The daily Nebraskan. ([Lincoln, Neb.) 1901-current, February 19, 1953, Image 1

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VOL. 52 No. 84
dl CyinisIr IBoacdl
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Twenty-two University coeds
were honored as outstanding Coed
Counselors for 1952-53 at the
Coed Counselor Friendship Din
ner Wednesday night.
The coeds, who were presented
with certificates of award by
Elizabeth Gass, president, were
selected by Coed Counselor board
members on the basis - of their
work with their freshman, "little
Bisters. 1
Those honored were: Polly
Ackerson, Rita Angell, Adeline
Dubas, Marion Ekstrom, Marjorie
tnksen, Mary Fuelberth, Carol
Gillett, Nancy Hegstrom, Nancy
Hemphill and Nancy Hoile.
And: Marlys Johnson, Natalie
Katt, Ann Launer, Shirley Mead,
JoAnn Meyers, Margaret Moore,
Chloryce Ode, Ann Skold, Mildred
Snyder, Rita Stapelman, Jean
Steffen and Josephine Stout.
Prior to the presentation, coed
models displayed "Beau Catcher"
fashions during the style show
which was " narrated by Ann
Launer and Jan Harrison.
Participating in the style show
were: Audry Howell, faddy
Wright, Sandra Ledingham, Betty
Searcy, Shirley Decker, Margaret
Raben, Mary Domingo, Alice
Hanson and Jean Claussen.
Also: Margie Antes, Daphne
Young, Natalie Nelson, Elaine
Novicoff, Carolyn I-. Joan Rett
ing, Janet Lynch, Connie Decker,
Eleanor Chapman, Coral Thomp
son and Jeanette Hilyard.
Sue Reinhardt was banquet
chairman. Assisting t her were:
Joan Johnson, style snow; Muriel
Pickett, decorations; D a r 1 e n e
Goodding, tickets; Marlene Mc
Cullough, invitations; Jane Brode,
menu; and Sue Gorton, publicity.
The Friendship dinner is spon
sored annually by the Coed Coun
selors in honor of freshman
Flying Club Selects
Gebhards As President
The University Flying Club held
election of officers Thursday.
Bob Gebhards was selected as
the president. He will be assisted
by Chuck Beatty, vice president;
Allan Krejci, secretary; Joe Ed
wards, treasurer and George My
ers, public relations.
The next meeting will be held
Thursday, March 5.
Ten Nominated By SC
For New Advisor Post
The Student Council Wednes-lthe
day selected ten possible faculty
members to replace Dr. Henry
Holtzclaw, associate Professor of
Chemistry, as Student Council
advisor. Dr. Holtzclaw's term as
Student Council advisor expires
this year.
Those nominated were: Dr. Wil
liam Hall, Professor of Education
al Psychology and Measurements;
Dr. Thomas Goodding, Professor
of Agronomy; Dr. Adam Brecken
ridge, recently appointed chair
man of the Political Science de
partment; Dr. Henry Foster, Pro
fessor of Law; Dr. Albin T. Ander
son, Assistant Professor of His
tory; James Blackman, Associate
Professor of Engineering Mechan
ics; Dr. Doretta Schlaphoff, Pro
fessor of Home Economics; Keith
Browman, Instructor of Business
Administration; Mary Jane Mul
vaney, Instructor in Physical Edu
cation for Women and Royce
Knapp, Professor of Secondary
This list will be submitted to
Union Presents Dudley Orchestra
In Saturday Night Concert-Dance
s ,(
DANCE COMMITTEE CHAIMHEN . . . rreparinr publicity ma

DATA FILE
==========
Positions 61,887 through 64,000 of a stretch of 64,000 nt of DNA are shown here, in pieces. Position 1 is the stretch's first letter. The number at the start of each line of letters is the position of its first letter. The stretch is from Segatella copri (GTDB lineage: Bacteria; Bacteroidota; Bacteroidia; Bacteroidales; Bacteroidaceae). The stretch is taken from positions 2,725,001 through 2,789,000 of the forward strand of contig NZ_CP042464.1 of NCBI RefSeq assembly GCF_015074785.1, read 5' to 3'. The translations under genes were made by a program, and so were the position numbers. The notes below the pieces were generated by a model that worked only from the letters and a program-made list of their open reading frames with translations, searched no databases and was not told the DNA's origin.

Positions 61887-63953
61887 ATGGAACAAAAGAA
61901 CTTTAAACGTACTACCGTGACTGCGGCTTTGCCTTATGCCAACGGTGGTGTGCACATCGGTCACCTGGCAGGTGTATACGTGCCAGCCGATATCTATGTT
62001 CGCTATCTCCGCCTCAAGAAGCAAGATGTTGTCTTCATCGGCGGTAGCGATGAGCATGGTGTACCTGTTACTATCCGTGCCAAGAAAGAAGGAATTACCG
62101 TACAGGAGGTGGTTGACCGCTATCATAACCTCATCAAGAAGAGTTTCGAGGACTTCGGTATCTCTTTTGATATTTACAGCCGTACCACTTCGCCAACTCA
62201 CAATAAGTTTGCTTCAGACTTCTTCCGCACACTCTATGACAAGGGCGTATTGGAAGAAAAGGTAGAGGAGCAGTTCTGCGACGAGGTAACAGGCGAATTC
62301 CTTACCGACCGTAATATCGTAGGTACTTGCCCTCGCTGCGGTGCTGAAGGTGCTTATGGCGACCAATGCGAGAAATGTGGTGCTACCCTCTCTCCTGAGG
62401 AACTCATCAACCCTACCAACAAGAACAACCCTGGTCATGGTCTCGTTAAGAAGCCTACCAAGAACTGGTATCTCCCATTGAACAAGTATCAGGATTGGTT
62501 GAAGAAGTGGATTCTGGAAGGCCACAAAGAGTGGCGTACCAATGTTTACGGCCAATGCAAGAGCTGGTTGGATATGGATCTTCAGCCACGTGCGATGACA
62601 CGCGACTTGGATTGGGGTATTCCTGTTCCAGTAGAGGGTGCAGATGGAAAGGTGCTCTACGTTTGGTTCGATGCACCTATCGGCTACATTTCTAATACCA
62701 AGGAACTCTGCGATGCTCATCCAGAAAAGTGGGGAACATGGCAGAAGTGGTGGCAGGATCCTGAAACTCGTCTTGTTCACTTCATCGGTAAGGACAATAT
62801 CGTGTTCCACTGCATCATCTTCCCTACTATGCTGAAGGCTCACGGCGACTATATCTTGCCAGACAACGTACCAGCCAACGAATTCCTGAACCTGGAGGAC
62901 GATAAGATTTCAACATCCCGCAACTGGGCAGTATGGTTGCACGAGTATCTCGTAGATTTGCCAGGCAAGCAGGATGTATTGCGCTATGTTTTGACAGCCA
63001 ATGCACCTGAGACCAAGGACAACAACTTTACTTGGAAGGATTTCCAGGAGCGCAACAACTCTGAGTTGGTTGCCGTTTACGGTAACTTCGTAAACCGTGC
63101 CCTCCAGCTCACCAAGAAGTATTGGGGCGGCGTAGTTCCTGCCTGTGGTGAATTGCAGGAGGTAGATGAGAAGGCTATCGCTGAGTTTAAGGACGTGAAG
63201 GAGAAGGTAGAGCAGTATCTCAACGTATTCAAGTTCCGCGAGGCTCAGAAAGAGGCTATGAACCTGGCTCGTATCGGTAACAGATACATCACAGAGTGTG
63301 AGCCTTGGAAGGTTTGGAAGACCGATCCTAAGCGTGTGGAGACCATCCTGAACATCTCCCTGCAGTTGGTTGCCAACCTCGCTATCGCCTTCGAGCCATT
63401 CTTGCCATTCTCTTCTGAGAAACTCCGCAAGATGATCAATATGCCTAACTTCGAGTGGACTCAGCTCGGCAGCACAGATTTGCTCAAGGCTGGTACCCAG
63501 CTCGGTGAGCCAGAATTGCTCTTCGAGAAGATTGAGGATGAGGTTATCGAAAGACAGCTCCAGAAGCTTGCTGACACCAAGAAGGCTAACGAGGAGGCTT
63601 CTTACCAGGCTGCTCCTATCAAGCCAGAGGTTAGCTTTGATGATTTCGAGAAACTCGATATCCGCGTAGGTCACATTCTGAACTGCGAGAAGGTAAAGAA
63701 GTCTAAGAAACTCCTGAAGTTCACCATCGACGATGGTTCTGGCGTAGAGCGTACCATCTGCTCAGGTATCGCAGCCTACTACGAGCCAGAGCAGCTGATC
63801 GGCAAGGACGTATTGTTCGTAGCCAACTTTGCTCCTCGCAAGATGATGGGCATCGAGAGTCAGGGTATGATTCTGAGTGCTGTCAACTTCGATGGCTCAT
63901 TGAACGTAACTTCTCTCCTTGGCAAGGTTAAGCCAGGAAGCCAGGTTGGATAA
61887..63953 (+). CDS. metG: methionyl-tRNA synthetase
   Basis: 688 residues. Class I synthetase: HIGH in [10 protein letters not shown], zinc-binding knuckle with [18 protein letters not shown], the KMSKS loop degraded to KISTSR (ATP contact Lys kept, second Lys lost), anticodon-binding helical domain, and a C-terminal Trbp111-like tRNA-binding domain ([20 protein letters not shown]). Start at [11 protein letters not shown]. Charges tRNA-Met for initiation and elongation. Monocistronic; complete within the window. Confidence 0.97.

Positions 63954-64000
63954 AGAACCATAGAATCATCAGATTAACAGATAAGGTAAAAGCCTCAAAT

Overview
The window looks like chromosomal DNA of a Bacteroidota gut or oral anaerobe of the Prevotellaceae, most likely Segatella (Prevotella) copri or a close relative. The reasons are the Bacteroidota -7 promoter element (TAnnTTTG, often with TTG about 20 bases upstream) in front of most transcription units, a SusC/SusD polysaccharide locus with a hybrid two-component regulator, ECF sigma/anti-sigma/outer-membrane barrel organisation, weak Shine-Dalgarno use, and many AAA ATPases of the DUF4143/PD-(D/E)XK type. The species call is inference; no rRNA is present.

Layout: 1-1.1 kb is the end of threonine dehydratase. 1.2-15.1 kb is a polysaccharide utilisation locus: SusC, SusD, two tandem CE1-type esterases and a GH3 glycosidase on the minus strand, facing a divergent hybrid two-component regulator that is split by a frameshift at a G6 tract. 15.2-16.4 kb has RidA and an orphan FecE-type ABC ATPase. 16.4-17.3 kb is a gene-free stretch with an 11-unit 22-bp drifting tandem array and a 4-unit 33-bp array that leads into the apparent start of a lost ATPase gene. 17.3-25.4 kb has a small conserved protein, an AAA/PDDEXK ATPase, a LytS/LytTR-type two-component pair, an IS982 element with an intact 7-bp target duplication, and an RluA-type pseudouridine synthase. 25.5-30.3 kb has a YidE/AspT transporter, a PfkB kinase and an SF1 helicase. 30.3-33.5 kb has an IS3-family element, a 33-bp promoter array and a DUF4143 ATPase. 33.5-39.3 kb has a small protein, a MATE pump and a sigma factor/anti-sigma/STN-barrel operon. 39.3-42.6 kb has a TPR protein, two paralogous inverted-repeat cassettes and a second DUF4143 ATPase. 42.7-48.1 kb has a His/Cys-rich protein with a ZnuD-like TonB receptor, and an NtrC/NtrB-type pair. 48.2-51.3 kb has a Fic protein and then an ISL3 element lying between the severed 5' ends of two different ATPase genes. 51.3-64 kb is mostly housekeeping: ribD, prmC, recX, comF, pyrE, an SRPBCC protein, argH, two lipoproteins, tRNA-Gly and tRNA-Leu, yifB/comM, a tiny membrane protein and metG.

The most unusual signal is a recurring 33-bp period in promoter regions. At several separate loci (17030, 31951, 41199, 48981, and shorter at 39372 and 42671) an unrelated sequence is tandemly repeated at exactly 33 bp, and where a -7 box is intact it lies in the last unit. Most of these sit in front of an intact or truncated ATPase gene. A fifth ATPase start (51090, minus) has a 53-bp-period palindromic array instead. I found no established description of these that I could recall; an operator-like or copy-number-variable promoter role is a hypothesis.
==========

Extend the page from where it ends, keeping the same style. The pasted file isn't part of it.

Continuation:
terial for the Cliff Dudley and orchestra's concert dance are Dan
Forel and IJoris CraU, co-chairmen for the dance. Dudley will be
in the Union ballroom Saturday.
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OUTSTANDING COUNSELOR . . . Receiving her certificate for
an Outstanding Coed Counselor is (left) Rita Angell. Miss Angell
was one of 22 coeds who received the award at the Coed Counselor
Friendship Dinner by Elizabeth Gass, president of the organiza
Students Voice Opinions
On 18-Year-Old Vote Bill
Staff Writer
A bill to allow 18-year-OldS to
vote is going before a committee
hearing of the State Legislature
Friday afternoon.
In relation to this bill, several
students have expressed their
Phillip Visek, 19, College of
Business Administration stated
that an 18-year-old, if given the
privilege of voting, would take a
more active interest in political
affairs at an earlier age.
Visek believes the voting. privi
lege would eliminate "the bitter
ness of 18-year-olds not being
able to vote when they have to
fight for their country."
Ann Jouvenat. 20, Teachers
College, said, "An 18-year-old is
not mature enough to be quali
fied to vote." She explained that
at this age a person is just out
of high school and has not had
enough political experience to
know how to formulate an objec
tive' opinion.
A home economics major, Caro
lyn Goetz, 18, believes the major
ity of 18-year-olds do not know
enough about "politics to vote in
"There are many 18-year-olds
committee on committees who
will check the nominees to make
sure they are eligible for the pro
posed position.
Eldon Park, Judiciary Commit
tee chairman, reported to the
Council that the amendments to
the bylaws, the constitution of the
Command Squadron and the
Young Republican's constitution
were all approved by the faculty
Dean Linscott, chairman of
e 1 e c t i ons committee announced
that voting for Eligible Bachelor
is scheduled for Thursday, Feb
Rockv Yapp, chairman of the
Student Council parking commit'
tee, reported that his committee
had conferred with the Faculty
Building Committee, on the pn
posal to convert the mail into a
Darkine area. He predicted that
the Faculty Building Committee is
apnarently planning to consider
the parking problem "and will at
tempt to better the situation with
out converting tne man.
1 f
familiar with government pro
cesses which makes them capable
of vntine." Bernard Wishnnw. 19
Arts and Science College said
Wishnow continued to say that